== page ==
Lebanese authorities were repeatedly warned about the the ammonium nitrate dumped by a Russian businessman and then stored at the Beirut port for six years.
Director General of Lebanese Customs Badri Daher said the country’s judiciary was told repeatedly about 2,750 tons of the hazardous chemical stored in a warehouse in the Lebanese capital.
Customs officials are understood to have asked authorities to move the dangerous substance from Hangar 12 due to the danger they believe it posed to the city, but were never given permission.
‘We requested that it be re-exported but that did not happen. We leave it to the experts and those concerned to determine why,’ Daher said.
Another source close to a port employee said a team that inspected the ammonium nitrate six months ago warned that if it was not moved it would ‘blow up all of Beirut’.
The dangerous load is understood to have been abandoned by Russian businessman Igor Grechushkin in September 2013 before eventually being transferred and stored at the port for six years.
Prime Minister Hassan Diab vowed those responsible will ‘pay the price’ as he declared a two-week state of emergency to deal with the crisis, urging all world leaders and ‘friends of Lebanon’ to donate aid to the country, adding: ‘We are witnessing a real catastrophe.’
Documents published online they suggested it could be given to the army or sold to an explosives company, but did not receive any replies, leaving the explosive cargo languishing in the now destroyed port area of the capital.
Wounded men are evacuated following of an explosion at the port of the Lebanese capital Beirut
The dangerous load is understood to have been abandoned by Russian businessman Igor Grechushkin (pictured)
The dangerous explosives were kept at a warehouse at the port (pictured) in the capital city for six years
Ammonium nitrate is a chemical used in fertiliser bombs and is widely used by the construction industry but also by insurgent groups such as the Taliban and the IRA for improvised explosives.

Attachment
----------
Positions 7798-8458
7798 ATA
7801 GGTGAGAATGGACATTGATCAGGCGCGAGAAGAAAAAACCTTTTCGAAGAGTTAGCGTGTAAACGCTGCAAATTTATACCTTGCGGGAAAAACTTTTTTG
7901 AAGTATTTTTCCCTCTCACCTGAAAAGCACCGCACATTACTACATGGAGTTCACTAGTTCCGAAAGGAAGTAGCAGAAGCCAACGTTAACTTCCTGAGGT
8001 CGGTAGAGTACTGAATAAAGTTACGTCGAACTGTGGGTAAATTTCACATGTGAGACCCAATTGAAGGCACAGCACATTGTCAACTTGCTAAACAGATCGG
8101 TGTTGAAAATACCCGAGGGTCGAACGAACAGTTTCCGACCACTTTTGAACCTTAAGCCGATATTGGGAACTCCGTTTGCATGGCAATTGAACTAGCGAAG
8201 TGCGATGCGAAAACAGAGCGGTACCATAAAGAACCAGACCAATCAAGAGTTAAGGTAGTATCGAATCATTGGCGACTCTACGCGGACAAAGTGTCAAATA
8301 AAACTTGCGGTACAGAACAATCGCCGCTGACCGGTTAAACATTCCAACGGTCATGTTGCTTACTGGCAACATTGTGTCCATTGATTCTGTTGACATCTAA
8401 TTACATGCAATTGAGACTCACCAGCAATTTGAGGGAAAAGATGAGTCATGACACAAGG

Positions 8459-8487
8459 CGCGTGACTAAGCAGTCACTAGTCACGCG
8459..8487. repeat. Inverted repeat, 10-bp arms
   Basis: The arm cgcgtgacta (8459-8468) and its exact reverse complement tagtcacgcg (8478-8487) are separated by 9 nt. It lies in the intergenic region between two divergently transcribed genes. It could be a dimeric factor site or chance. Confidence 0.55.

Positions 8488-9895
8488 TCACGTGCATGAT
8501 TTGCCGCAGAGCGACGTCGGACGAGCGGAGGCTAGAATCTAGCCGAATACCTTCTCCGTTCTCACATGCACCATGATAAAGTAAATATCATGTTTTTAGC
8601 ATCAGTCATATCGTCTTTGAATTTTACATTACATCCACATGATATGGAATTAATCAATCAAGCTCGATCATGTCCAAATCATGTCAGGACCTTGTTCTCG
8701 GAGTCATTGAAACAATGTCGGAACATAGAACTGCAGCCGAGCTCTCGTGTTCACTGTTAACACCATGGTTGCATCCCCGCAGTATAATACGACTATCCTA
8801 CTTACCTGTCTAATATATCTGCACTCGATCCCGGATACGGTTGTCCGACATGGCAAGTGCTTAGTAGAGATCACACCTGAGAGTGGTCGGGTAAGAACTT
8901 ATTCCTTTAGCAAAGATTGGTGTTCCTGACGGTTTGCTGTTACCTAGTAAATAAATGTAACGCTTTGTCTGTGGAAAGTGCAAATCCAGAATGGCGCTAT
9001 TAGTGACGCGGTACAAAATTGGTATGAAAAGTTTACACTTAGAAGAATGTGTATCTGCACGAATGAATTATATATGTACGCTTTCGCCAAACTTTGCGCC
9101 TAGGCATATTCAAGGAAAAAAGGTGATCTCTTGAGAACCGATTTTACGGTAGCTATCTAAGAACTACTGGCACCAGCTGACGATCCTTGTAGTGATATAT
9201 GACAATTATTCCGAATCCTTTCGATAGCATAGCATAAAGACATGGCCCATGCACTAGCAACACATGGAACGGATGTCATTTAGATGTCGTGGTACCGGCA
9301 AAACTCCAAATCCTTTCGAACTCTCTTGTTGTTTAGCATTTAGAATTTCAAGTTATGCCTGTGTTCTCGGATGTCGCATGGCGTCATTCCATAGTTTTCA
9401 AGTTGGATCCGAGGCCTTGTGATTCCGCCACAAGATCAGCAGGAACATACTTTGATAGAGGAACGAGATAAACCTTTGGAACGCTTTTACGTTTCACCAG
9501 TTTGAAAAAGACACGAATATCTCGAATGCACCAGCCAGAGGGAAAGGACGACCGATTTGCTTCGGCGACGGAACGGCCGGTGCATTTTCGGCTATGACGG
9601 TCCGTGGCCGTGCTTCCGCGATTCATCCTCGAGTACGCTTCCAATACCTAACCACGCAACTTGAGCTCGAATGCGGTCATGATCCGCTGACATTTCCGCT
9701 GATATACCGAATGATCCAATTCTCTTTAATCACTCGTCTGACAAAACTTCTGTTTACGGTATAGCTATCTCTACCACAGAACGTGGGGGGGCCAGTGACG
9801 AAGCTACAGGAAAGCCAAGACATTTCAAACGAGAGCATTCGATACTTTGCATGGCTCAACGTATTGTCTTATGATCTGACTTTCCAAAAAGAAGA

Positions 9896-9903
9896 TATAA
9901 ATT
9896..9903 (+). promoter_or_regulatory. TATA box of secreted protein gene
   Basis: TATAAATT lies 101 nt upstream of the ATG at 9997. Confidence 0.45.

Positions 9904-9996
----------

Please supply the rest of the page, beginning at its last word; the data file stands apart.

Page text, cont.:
The explosion – which is thought to have been sparked after a welder caused a fire at the port – has killed more than 100 people and injured thousands more, while leaving 300,000 people destitute.
As residents survey the wreckage of their city this morning and mourn loved ones they are quickly turning to anger at who is to blame for the devastating blast that is already struggling economically and from the impact of coronavirus.
The cargo is understood to have arrived in the capital in September 2013 from a cargo vessel called the Moldovan flag which was forced to stop due to a malfunction.
Igor Grechushkin – who currently lives in Cyprus with wife Irina – has been accused of abandoning his ship in Beirut loaded with the lethal load.
The 2,750 ton cargo – officially saltpetre – was confiscated en route from Batumi, in ex-Soviet republic Georgia, to Mozambique.
Igor Grechushkin – who currently lives in Cyprus with wife Irina (pictured)
Sailors were forced to remain in the vessel to ensure its safety, and their plight led to a hunger strike before eventually they were permitted to leave.
They claimed that motorbike fan Grechushkin claimed he had gone bankrupt and ‘abandoned the ship.’
Most of the cargo was then stored in the 12th berth at the port in Beirut after it was seized by the Lebanese authorities.
REN TV in Moscow said Grechushkin’s ship was detained and the contents were confiscated ‘due to the lack of documents and conditions necessary for transportation’.
Grechushkin had to pay a ‘huge penalty’, and as a result, he ‘initiated bankruptcy proceedings’.
Neither the businessman nor his family has commented so far on the horrific explosion in Beirut, nor their version of the fate of the cargo.
An aerial view shows the massive damage at Beirut port’s grain silos and the area around it
The first warning about the potential danger of the chemicals stored at the port came on June 27, 2014 from then-director of Lebanese Customs Shafik Merhi.
Officials then sent further letters of increasing urgency about the danger the hazardous chemicals posed to the Lebanese judiciary.
One letter sent in 2016 said: ‘In view of the serious danger of keeping these goods in the hangar in unsuitable climatic conditions, we reaffirm our request to please request the marine agency to re-export these goods immediately to preserve the safety of the port and those working in it, or to look into agreeing to sell this amount’to the Lebanese Explosives Company.’
The missives were never replied to despite the obvious danger they posed to the city.
In 2017 new customs chief Daher implored the judge to make a decision in regards to the chemicals, but they were left sitting in a hangar.
Prime Minister Hassan Diab vowed those responsible will ‘pay the price’ as he declared a two-week state of emergency to deal with the crisis, urging to all countries and friends of Lebanon to extend, adding: ‘We are witnessing a real catastrophe.’
The United States, the UK, France, the Gulf states and even bitter rivals Israel have offered aid to the country, which is already grappling with twin economic and coronavirus crises.